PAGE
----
Earlier this week, Senate Majority Whip John Cornyn issued a threat to anyone who might accept President Obama’s nomination to serve on the U.S. Supreme Court. By the time Senate Republicans are finished with such a nominee, Cornyn warned, that person “will bear some resemblance to a piñata.”
“What I don’t understand is how someone who actually wants to be confirmed to the Supreme Court would actually allow themselves to be used by the administration in a political fight that’s going to last from now until the end of the year,” Cornyn said. “Because there is no guarantee, certainly, after that time they’re going to look as good as they did going in.”
Note that Cornyn’s threat was a blanket threat, issued against all potential nominees regardless of qualification. He intimated pretty clearly that anyone accepting Obama’s offer would be trashed and dragged through the mud.
In other words, “Helluva good reputation you have there; it would be a shame if anything were to happen to it.” Charming.
Presumably, Cornyn’s threat applies to Judge Sri Srinivasan, who now sits on the U.S. Court of Appeals for the District of Columbia. Just three years ago, after vetting him and considering his qualifications, character and intellect, the Senate voted to confirm Srinivasan to that post by a vote of 97-0. Cornyn voted for him; Marco Rubio and Ted Cruz voted for him. Srinivasan had earned that bipartisan support in part by working in the U.S. Solicitor General’s office under Presidents Bush and Obama, and top Republican legal figures such as Kenneth Starr and Paul Clement signed a letter endorsing Srinivasan.
Now that very same Senate threatens to beat him like a pinata.
The threat also would appear to apply to Jane Kelly, whom the Senate confirmed to the Eighth Circuit Court of Appeals with a vote of 98-0. Kelly hails from Iowa, the same state as Senate Judiciary Committee Chair Charles Grassley. Three years ago, on the floor of the Senate, Grassley extolled the merits of Kelly to his colleagues, reading a letter from a Republican judge in Iowa describing Kelly as “a forthright woman of high integrity and honest character” with “exceptionally keen intellect”.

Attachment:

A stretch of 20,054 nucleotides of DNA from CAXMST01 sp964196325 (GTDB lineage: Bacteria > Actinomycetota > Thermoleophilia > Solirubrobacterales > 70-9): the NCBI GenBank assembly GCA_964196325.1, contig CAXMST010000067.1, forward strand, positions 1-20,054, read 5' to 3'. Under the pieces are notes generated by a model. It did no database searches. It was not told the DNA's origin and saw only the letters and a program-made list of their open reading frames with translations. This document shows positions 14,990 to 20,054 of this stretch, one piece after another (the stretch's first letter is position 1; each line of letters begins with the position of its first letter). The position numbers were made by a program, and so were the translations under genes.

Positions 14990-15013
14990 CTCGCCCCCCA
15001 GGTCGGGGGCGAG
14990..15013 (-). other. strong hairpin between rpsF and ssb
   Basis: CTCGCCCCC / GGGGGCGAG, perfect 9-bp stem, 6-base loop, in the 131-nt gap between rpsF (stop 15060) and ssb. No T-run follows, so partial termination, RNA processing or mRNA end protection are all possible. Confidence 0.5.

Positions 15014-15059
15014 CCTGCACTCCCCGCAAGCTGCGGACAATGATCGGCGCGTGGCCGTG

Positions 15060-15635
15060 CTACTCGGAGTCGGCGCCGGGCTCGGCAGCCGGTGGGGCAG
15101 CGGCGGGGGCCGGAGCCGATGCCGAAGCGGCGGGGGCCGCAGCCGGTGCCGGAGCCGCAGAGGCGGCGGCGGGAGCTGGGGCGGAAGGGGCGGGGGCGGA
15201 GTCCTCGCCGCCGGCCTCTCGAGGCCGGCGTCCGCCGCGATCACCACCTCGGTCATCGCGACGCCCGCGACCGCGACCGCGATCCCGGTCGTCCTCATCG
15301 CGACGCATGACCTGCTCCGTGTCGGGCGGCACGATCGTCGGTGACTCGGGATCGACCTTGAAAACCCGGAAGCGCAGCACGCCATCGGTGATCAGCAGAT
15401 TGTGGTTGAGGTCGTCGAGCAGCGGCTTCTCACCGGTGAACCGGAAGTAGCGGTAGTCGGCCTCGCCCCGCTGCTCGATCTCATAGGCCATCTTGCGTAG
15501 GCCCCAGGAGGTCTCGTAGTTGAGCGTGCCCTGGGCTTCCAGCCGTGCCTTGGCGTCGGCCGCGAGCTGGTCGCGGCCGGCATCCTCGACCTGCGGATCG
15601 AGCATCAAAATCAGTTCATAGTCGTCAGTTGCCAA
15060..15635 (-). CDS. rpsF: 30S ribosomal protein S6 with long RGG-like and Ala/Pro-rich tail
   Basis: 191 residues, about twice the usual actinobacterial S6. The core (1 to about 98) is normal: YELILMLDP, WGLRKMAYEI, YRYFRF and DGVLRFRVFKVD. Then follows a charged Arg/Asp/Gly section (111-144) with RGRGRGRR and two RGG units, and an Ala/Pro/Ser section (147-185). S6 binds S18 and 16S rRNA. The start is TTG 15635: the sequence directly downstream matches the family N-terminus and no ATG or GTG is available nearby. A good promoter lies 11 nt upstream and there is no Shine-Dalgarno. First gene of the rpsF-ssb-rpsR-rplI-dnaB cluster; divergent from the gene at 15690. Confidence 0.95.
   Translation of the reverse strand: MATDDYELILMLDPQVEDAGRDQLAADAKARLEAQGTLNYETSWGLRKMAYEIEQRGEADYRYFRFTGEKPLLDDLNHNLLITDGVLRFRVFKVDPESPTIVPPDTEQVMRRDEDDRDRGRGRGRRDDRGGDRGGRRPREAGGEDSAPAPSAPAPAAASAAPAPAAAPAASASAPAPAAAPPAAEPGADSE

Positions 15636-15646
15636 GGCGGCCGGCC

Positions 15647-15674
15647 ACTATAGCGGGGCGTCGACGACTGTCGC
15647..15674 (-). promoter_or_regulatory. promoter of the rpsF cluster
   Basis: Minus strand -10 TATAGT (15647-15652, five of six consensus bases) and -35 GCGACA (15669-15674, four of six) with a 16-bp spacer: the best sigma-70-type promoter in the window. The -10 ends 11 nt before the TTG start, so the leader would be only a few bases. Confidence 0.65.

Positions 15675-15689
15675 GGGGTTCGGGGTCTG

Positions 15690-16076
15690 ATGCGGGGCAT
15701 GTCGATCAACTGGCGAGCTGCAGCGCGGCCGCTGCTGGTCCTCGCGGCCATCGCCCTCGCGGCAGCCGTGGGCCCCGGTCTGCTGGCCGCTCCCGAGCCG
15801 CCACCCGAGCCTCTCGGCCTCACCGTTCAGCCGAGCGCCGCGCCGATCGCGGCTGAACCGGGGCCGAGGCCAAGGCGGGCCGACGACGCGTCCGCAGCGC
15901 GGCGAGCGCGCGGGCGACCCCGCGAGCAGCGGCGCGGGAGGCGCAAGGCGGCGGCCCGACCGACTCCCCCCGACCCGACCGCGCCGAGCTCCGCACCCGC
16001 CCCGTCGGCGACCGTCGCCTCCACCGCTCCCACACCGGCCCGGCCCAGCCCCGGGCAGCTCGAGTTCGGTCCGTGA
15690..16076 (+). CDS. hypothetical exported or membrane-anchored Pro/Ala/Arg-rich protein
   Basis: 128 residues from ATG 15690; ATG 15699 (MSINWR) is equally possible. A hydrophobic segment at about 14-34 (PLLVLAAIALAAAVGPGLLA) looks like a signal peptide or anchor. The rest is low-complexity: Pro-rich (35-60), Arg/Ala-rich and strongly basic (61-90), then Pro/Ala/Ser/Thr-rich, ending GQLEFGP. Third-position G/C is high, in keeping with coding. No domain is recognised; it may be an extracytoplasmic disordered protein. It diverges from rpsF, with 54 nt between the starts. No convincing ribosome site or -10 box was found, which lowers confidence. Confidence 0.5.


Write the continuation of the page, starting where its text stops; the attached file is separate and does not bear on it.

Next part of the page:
That’s the woman they threaten to treat as a pinata.
It will come as no surprise that Cornyn and other GOP senators have attempted to justify their thuggish behavior by raising the name of Robert Bork, a Supreme Court nominee whom the Senate considered and ultimately rejected almost 30 years ago. Even though six Republicans had joined in rejecting Bork as too extreme, the party has elevated him to permanent martyr status and still takes great pleasure in nursing resentment over his fate.
In crafting that mythology, however, they always write out the part about Bork being rejected for reasons that were specific to Bork. By voting 42-58 against him, the Senate wasn’t acting out some political vendetta against the president at the time, who happened to be Ronald Reagan; it judged and rejected Bork on his own merits, concluding that Bork was unqualified based on his poor judicial temperament and extreme legal philosophy.
If you doubt that, look at the record: Before rejecting Bork, the Senate had voted unanimously — 98-0 — to confirm a Reagan nominee by the name of Antonin Scalia, probably the most conservative jurist in the modern era. The Senate also voted unanimously — 97-0 — to confirm the Reagan nominee following Bork, now-Justice Anthony Kennedy. Back then, the Senate didn’t refuse to do its constitutional duty to advise and consent; it didn’t issue a blanket rejection of all Reagan nominees, regardless of qualification. It certainly didn’t try to intimidate potential nominees to our nation’s highest court by threatening them with character assassination, sight unseen.
No, that act of thuggishness is on Cornyn and his colleagues.